Every time I buy something I try to do it through an affiliate link (my modest attempt to ensure affiliate marketing does grow to $4 billion by 2014). That is why you’ll often see me tweeting out requests for an affiliate link to this or that merchant… So, prior to placing an order I (a) check if the merchant has an affiliate program, and then (b) see if any of my affiliate friends or followers have a link for me, and (c) once I receive the link — buy.
Since between steps B and C there’s frequently a time gap of a few minutes, I like to spend this time giving the merchant’s program a little closer of a look. I look at their program’s stats, creatives, program agreement, past affiliate newsletters (when available), etc. But out of all it always the merchant’s agreement and policies that are always of most interest to me.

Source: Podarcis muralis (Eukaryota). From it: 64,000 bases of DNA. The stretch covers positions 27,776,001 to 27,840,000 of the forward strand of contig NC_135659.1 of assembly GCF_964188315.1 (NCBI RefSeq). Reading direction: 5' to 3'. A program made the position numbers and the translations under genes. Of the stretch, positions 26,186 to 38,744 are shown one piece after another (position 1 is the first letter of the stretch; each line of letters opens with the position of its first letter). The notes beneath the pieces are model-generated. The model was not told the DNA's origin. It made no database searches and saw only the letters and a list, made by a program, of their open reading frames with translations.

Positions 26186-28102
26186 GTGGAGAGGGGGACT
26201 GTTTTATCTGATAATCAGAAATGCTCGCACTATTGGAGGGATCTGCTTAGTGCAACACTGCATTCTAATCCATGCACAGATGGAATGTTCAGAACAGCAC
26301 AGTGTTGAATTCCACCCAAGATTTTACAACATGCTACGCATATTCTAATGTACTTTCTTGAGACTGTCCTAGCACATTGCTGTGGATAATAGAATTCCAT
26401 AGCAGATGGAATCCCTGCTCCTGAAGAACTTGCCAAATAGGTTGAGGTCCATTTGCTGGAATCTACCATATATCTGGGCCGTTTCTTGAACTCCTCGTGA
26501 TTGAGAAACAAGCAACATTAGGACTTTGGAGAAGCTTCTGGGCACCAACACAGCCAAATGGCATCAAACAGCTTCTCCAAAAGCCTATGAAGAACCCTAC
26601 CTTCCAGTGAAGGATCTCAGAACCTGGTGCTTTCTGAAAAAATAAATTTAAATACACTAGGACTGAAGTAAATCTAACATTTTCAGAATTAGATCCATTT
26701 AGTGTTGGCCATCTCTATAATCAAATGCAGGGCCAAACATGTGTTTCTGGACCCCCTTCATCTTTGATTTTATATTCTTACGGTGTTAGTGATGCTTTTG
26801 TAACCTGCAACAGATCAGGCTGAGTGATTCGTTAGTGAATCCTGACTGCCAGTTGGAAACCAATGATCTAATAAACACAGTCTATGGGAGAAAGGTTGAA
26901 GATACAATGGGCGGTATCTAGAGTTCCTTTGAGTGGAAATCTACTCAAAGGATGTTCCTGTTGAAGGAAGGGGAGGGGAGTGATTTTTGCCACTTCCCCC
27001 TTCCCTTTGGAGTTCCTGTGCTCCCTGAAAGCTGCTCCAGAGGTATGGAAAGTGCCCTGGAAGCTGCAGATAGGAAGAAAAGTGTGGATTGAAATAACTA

Not too long ago I blogged about a confused merchant who prohibited the use of their URL for the paid search campaigns display URL, yet “allowed” direct linking. Today I’d like to give you an example of a merchant who knows exactly what they’re doing:
Those more experienced in affiliate marketing can quickly tell that the above merchant runs their affiliate program on Commission Junction (CJ). Those readers who run (or have ever tried setting an affiliate program up) on CJ, know that to host your full affiliate program agreement on CJ you’re charged an additional (substantial, in my opinion) fee. Having said this, CJ does give you an opportunity to spell out your specific affiliate policies in a concise form, and this merchant has utilized this function very well. They’ve covered policies related to paid search, domains, content, coupons, and CPA-network/subaffiliate — and all in just 161 words. While some of their policies may not be right for all merchants, this is definitely a good example to consider while working on your own affiliate program rules.